If this is how Labour learn from their mistakes I’d hate to see what they they do when they stop “learning from their mistakes!”

  32. Don McC

    Arbroath, why on earth do Labour need to learn from their mistakes?  Surely you’ve seen Lamont crowing over their victory in the local elections, telling the FM how the SNP lost the political argument, how Labour are now the party that Scotland trusts?  What do Labour need to change?  Why, they’re so confident that they’re now on the winning tack, they’re jumping into bed with the tories!  What more proof do you need that Labour have learned their lessons and are now the people’s party again?

    I mean, come on.

  33. Arbroath1320

    I’m sorry Don if I gave the impression that I wanted Labour to learn from their mistakes. Far from it.  Please let them continue onwards in their currently blindfolded way.
    I was trying, and obviously failing, to be as apolitical as I could when I asking my questions.
    To quote an oft repeated political phrase, “Let me clear (as mud :D)” that I have ABSOLUTELY no wish for Labour to learn anything! I sincerely hope they continue to slide down the slippery slope of obscurity that they are currently on. My only wish is that the slope would in fact get even more steeper than it currently is.
    Can I just add that I thoroughly enjoy the weekly Johann Lamont put down show a.k.a. FMQ’s. The longer she remains in charge the better off we will all be. Ever since Jack McConnell was First Minister I have come the conclusion that each subsequent Labour has been found to be even more inept than their predecessor, something I would never thought was possible.

  34. David McCann

    I favour a simple two question referendum question as follows.
    Vote yes X  for Scottish independence.
    Vote No  X get nothing

  35. Andrew Haddow

    I’d like to see;

    Do you want a modern, progressive, independent, socially just and wealthy Scotland X


    Do you want to retain the Union and see Scotland slide remorselessly into bankruptcy and ruin X

    Seems fair to me!

  36. Aplinal

    A couple of examples of recent independence questions that were supported by the UK government:
    Slovenia: “­­­­Should the Republic of Slovenia become an independent and sovereign state?” 1990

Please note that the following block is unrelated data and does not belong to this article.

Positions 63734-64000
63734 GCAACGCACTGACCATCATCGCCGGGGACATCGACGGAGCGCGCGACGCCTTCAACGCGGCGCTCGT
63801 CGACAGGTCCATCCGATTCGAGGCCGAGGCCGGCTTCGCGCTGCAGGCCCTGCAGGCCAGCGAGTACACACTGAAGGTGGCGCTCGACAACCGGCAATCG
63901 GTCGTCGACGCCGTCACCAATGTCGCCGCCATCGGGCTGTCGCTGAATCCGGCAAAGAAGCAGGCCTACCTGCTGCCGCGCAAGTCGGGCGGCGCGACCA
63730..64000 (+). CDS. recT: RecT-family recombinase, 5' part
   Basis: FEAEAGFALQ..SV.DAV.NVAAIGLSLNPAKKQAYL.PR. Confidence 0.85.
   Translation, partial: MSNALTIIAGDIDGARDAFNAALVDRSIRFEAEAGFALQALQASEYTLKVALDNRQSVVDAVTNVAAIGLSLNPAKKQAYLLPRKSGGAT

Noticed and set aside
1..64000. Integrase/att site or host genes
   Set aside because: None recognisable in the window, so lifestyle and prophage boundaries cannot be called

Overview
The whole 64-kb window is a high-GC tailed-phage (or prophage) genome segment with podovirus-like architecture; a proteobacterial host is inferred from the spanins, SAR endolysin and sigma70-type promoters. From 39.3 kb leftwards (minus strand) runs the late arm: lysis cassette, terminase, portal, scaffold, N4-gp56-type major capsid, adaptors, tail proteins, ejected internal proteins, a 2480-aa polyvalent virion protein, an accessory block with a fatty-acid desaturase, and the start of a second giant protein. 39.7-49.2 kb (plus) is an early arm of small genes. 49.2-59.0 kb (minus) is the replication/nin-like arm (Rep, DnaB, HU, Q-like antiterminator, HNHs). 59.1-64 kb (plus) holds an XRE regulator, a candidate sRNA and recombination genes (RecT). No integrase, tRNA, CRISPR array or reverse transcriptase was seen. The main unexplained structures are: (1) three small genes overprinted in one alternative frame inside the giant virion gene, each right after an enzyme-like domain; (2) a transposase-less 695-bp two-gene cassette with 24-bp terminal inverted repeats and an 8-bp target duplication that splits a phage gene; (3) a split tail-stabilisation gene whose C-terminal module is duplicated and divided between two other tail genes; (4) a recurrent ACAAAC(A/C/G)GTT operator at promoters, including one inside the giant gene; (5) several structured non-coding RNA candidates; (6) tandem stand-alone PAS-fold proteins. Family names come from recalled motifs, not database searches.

Georgia: “Do you support the restoration of the independence of Georgia in accordance with the Act of Declaration of Independence of Georgia of May 26, 1918?” 1991
    Montenegro: “Do you want the Republic of Montenegro to be an independent state with a full international and legal personality?” 2006
    Note that the question is about the FUTURE situation, and never about remaining in the existing situation.  So a Scottish referendum question should not be phrased, “Do you agree that Scotland should remain in the United Kingdom?”
    The expression “do you agree” may or may not be leading as many experts who think that for a referendum, when there has been months, or years of discussion and debate, the prefix is irrelevant, as there are those who think otherwise.  It could be ‘dropped’ without changing the frame or clarity of the question. 

    Such as, “Do you want Scotland become an independent and sovereign state?”
    As to the vote, I have always been of the opinion that a majority is sufficient.  that means 50% + 1.  I do not care if it is for the local PCC or a referendum, those who are interested will make the effort to vote, those that are not interested should have no say in the result.  If (for example) 60% of Scots could not be bothered to get off their sofas and vote in the most important election in our history, why should they STILL influence the outcome?  (the minimum criteria “rule” introduced in 1979). 

    I have also HUGE concerns over the postal voting arrangements that the EC have failed to address properly, despite a number of strange voting patterns in recent elections.  Something MUST be done about that before the referendum.  Only verifiable ‘excuses’ should be permitted, and ALL postal votes should be sent DIRECT to the overseeing body, which I think should be the OECD or CoE.  Given their history, I simply do not trust the Electoral Commission.


  37. Craig P

    I like the one about the international legal personality.

    It makes me think of Donald Findlay on his holidays in Cancun.

    Somebody a while back posted the question posed in the Quebec referendum (which was a mess). This question failed. So I do think clear wording is important, but all sensible options given above (Do you agree…/Should Scotland become…/Do you want Scotland to be…) seem perfectly clear and adequate to me.